A liveaboard study was requested at the Los Angeles County Small Craft Harbor Commission meeting Wednesday morning, September 13th, in Burton Chace Park in Marina del Rey.
Commission chair Harley Searcy requested that Stan Wisniewski, director of Los Angeles County Department of Beaches and Harbors, conduct a study of other marinas nationally and internationally to determine how those entities deal with liveaboard boaters’ rights and status as renters.
“This is an economic issue” for people of modest means, not just about liveaboard, Searcy said.
Some liveaboards claim that because of the financial gain to be realized by charging more money for larger, newer boats to anchor at the slips, dock operators are evicting them in general, as well as while docks are being remodeled.
The question of liveaboard boaters’ rights being recognized has long been an issue for liveaboard boat owners in Marina del Rey, particularly their being evicted from slips without a reason with only a 30-day notice.
Some liveaboards claim that they have been discriminated against, and say that other liveaboards are fearful of complaining because they are afraid of being evicted and having no place else to go.
There is no requirement to give apartment renters a reason for evictions either, and they also receive a 30-day notice, according to Searcy.
Searcy pointed out that the issue of Marina del Rey being built on county-owned property that is leased to those that have developed it also means that there is a public purpose to generate income for county services and the ten million to 15 million county residents who rely on those services.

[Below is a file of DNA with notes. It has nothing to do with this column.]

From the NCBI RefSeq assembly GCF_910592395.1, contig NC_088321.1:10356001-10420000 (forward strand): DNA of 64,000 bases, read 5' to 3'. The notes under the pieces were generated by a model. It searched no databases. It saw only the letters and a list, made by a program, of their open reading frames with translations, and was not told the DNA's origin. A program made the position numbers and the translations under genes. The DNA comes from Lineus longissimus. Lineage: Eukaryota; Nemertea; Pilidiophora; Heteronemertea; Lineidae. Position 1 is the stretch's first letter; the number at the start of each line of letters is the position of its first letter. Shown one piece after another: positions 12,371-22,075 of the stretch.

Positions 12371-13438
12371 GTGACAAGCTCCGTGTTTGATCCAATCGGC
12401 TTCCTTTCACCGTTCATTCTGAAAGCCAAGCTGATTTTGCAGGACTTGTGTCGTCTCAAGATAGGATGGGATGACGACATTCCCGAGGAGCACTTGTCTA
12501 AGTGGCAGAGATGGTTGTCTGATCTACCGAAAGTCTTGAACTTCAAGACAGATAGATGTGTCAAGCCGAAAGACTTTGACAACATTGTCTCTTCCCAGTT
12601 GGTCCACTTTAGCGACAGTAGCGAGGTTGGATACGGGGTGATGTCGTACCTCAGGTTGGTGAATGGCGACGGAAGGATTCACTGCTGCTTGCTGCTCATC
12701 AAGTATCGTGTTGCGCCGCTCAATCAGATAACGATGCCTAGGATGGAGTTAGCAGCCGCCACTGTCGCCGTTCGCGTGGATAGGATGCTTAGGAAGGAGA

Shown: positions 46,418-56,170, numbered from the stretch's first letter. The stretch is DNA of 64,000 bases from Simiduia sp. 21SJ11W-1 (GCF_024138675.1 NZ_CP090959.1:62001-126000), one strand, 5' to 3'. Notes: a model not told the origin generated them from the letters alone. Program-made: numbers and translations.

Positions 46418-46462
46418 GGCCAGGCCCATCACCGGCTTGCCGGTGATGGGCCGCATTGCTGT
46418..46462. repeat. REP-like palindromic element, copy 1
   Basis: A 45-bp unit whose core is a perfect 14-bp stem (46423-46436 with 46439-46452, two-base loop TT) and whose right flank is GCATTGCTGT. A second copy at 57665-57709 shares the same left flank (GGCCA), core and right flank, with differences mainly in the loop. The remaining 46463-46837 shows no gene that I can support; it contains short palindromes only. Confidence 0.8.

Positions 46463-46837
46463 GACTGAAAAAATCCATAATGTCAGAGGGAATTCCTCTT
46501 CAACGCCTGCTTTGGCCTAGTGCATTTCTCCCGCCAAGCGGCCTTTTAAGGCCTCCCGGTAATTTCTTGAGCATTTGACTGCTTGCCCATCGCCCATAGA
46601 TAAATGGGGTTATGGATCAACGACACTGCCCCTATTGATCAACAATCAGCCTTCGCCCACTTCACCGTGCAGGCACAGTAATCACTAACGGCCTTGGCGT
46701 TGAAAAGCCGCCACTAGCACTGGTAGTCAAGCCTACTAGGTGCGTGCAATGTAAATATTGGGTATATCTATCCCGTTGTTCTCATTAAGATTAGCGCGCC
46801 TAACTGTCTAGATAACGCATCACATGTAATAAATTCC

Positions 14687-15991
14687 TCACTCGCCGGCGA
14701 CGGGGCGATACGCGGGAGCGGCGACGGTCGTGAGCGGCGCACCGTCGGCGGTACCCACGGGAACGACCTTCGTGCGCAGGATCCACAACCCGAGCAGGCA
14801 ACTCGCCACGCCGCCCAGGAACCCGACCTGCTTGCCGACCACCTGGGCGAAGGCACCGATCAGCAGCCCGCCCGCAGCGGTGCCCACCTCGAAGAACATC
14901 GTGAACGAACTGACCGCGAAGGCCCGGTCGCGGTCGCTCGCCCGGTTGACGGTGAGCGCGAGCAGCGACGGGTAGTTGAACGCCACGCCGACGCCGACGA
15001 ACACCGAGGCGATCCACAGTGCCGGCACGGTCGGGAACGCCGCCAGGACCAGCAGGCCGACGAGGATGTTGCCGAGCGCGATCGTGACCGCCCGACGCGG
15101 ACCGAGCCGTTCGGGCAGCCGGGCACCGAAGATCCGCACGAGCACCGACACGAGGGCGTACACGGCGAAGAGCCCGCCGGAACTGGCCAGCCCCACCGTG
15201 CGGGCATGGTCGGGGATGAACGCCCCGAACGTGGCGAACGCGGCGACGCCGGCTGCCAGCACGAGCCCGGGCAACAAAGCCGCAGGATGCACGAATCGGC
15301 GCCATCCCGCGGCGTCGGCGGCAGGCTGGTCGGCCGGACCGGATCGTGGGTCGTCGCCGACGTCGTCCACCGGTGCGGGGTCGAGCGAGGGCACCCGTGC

Small Craft Harbor Commission member Albert Landini had proposed drafting a memo for the commission’s consideration requesting that the Los Angeles County Board of Supervisors consider proposing new state legislation to grant residential renter status to liveaboard boat owners.
But neither Searcy nor commission member Russ Lesser seconded the motion at this time, saying they required more information about the situation.
Searcy advised liveaboard boat owners to unite with tenant organizations — groups such as POWER (People Organized for Westside Renewal) — to work with attorneys and law students to come up with ideas to solve the problem and to attempt to change the California state law regarding the renter status of liveaboard residents.
County counsel Tom Faughnan noted that California Assembly Bill (AB) 1169 regarding a requirement for tenants to receive a 60-day notice prior to rental contract termination if they have resided there for over one year had gone to Governor Arnold Schwarzenegger’s desk for signature.
The bill would be in effect until January 1st, 2010 and was authored by Assemblymember Alberto Torrico with principal co-author State Senator Sheila Kuehl, who represents the local 23rd District.
The bill passed the State Senate August 10th and the Assembly on August 22nd.
One public speaker suggested that liveaboard boat owners should be considered as part of the affordable housing policy for the Marina, which would aid the liveaboards and address the question of affordable housing in the Marina.